“No problem,” said the biographer. “I’ll say that Uncle George occupied a chair of applied electronics at an important government institution. He was attached to his position by the strongest of ties, and his death came as a real shock.”

We can’t do much about our ancestors, but we influence our descendants greatly. I have often commented that I will change the world more by how I pastored my son than by how I pastored three churches over a span of thirty years.

Even if you could change your ancestry, would it matter? Spend your time where you have the most influence, with your family. The seeds you plant today will bear fruit tomorrow. The Bible says your greatest inheritance is your kids.

“Sons are a heritage from the Lord, children a reward from him” (Psalm 127:3).

The Rushmore Report – ‘Deeply Religious’ Chelsea Clinton Sees Abortion Ban as ‘Unchristian’

Chelsea Clinton has said that, as a “deeply religious person,” the idea of America going back to a pre-Roe v. Wade society where abortions were banned is “unchristian.” In an interview with Sirius XM’s “Signal Post,” on Thursday, Clinton said every day she makes the “moral choice” to be optimistic for her children when it comes to what she says is the battle for women’s rights.

“That my efforts and my energies, particularly when I’m fortunate enough to be in partnership with fellow travelers, hopefully will make a difference,” the activist and former first daughter said.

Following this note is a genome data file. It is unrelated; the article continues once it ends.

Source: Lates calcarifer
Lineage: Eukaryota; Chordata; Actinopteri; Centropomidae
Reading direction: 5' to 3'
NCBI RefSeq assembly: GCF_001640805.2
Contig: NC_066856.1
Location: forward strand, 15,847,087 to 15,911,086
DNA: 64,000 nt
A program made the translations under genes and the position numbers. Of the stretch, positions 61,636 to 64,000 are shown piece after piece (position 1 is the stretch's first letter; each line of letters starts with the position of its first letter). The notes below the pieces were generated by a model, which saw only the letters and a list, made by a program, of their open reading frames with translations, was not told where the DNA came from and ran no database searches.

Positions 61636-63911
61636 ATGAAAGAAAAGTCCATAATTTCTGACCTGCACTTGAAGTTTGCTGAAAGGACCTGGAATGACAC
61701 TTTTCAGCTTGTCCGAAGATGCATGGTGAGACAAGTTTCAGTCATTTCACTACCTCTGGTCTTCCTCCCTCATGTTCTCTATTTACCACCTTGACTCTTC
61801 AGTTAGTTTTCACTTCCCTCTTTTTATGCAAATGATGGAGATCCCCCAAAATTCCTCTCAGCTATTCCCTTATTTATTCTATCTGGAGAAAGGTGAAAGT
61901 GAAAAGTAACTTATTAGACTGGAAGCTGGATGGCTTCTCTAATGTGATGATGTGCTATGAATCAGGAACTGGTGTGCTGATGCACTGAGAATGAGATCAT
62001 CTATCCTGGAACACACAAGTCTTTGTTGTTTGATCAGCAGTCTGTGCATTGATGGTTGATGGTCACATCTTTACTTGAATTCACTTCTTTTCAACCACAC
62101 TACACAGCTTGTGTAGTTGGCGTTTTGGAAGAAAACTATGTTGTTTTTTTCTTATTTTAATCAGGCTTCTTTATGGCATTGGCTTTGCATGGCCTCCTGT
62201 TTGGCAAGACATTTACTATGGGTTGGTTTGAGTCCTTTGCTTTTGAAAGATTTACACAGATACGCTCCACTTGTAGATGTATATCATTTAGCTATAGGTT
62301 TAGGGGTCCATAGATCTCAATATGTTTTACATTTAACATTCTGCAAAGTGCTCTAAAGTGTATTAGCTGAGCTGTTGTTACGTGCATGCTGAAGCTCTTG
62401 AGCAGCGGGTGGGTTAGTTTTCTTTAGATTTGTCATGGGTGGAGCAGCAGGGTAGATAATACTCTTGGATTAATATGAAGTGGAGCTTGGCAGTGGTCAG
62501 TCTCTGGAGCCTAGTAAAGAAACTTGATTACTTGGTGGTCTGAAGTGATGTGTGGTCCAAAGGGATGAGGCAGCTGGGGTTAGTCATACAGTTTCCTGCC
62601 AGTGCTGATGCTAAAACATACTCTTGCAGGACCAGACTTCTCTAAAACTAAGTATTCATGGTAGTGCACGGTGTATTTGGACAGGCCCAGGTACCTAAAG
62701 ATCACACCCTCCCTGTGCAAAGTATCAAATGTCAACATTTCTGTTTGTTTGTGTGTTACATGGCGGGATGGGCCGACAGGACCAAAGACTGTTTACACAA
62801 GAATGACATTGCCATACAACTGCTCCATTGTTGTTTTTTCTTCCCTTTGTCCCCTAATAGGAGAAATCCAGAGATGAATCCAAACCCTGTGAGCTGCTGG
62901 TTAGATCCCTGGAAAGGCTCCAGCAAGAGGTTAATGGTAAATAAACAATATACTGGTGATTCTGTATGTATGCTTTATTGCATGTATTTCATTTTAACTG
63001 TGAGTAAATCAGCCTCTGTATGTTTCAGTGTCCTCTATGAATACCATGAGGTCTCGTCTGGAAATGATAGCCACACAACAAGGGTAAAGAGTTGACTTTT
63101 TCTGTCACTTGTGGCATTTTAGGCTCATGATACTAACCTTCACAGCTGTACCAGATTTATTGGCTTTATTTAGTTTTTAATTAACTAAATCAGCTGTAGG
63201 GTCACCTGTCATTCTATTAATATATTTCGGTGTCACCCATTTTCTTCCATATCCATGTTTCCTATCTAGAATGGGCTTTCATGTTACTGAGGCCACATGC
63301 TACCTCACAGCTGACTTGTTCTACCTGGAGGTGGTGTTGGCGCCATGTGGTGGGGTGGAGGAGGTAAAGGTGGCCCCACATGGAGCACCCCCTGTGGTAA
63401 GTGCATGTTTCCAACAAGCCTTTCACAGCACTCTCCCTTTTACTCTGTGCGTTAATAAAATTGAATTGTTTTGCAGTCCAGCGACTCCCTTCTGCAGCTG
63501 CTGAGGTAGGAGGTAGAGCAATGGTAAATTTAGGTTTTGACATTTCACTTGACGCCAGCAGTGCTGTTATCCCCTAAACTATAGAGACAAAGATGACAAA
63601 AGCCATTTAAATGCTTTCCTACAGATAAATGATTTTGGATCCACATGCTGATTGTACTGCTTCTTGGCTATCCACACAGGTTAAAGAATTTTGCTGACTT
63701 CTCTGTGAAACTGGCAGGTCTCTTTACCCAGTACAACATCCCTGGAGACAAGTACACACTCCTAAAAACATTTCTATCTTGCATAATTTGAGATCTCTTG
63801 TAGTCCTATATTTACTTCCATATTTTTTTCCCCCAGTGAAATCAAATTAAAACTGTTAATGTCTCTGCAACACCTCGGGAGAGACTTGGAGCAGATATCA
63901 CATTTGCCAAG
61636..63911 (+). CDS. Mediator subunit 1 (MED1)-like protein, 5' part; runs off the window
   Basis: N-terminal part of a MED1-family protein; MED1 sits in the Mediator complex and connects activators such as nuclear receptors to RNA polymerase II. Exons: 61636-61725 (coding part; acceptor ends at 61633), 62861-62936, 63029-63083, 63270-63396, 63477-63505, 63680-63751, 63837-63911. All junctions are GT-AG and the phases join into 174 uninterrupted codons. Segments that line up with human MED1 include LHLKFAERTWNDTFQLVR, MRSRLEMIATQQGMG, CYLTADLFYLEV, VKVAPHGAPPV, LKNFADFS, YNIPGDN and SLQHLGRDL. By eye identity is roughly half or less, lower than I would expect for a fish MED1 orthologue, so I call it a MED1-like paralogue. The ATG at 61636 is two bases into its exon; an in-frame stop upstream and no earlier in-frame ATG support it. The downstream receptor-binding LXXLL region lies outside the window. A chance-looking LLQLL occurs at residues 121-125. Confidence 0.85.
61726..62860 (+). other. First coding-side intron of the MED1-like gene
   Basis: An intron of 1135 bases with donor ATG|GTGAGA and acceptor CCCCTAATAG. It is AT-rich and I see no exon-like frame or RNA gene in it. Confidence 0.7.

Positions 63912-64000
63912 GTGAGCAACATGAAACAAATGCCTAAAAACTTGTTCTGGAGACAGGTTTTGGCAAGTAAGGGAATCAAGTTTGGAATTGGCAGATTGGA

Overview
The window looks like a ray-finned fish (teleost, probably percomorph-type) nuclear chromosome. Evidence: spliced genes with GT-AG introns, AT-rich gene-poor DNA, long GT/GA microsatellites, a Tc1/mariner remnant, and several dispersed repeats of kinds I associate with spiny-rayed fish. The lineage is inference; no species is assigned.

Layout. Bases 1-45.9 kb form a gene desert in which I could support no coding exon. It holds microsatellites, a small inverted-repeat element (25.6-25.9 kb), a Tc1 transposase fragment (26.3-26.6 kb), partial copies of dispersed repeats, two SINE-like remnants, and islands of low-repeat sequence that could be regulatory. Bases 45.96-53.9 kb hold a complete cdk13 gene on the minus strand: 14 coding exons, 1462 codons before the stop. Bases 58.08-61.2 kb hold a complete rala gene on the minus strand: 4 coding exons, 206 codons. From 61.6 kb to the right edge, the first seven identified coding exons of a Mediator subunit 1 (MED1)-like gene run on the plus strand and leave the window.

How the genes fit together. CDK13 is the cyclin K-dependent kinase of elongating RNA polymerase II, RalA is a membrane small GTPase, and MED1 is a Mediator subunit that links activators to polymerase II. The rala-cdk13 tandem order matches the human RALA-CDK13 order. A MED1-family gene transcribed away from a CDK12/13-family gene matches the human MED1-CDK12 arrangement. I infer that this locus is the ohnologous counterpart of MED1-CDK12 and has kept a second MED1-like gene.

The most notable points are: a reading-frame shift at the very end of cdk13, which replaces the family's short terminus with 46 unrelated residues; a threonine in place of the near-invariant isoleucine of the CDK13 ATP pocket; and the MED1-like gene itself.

“And when I think about all of the statistics that are painful of what women are confronting today in our country, and what even more women confronted pre-Roe and how many women died and how many more women were maimed because of unsafe abortion practices, we just can’t go back to that,” Clinton said, referring to the 1973 Supreme Court decision that legalized abortion in the country.

“Like that’s unconscionable to me, and also, I’m sure that this will unleash another wave of hate in my direction, but as a deeply religious person, it’s also unchristian to me,” she added, referring to her Methodist faith.

Clinton added that she has been receiving “a lot of hate” over the issue, and has been compared to slave-owners and Nazis.

Several conservative figures, including evangelist Franklin Graham, have recently taken objection to Clinton’s continued comments on abortion. Back in August, she spoke at a pro-abortion event “Rise Up for Roe” in New York City against Judge Bret Kavanaugh, President Donald Trump’s nominee for the U.S. Supreme Court.

At the event, she seemed to suggest that the ability to have legal abortions has led to economic growth in the U.S.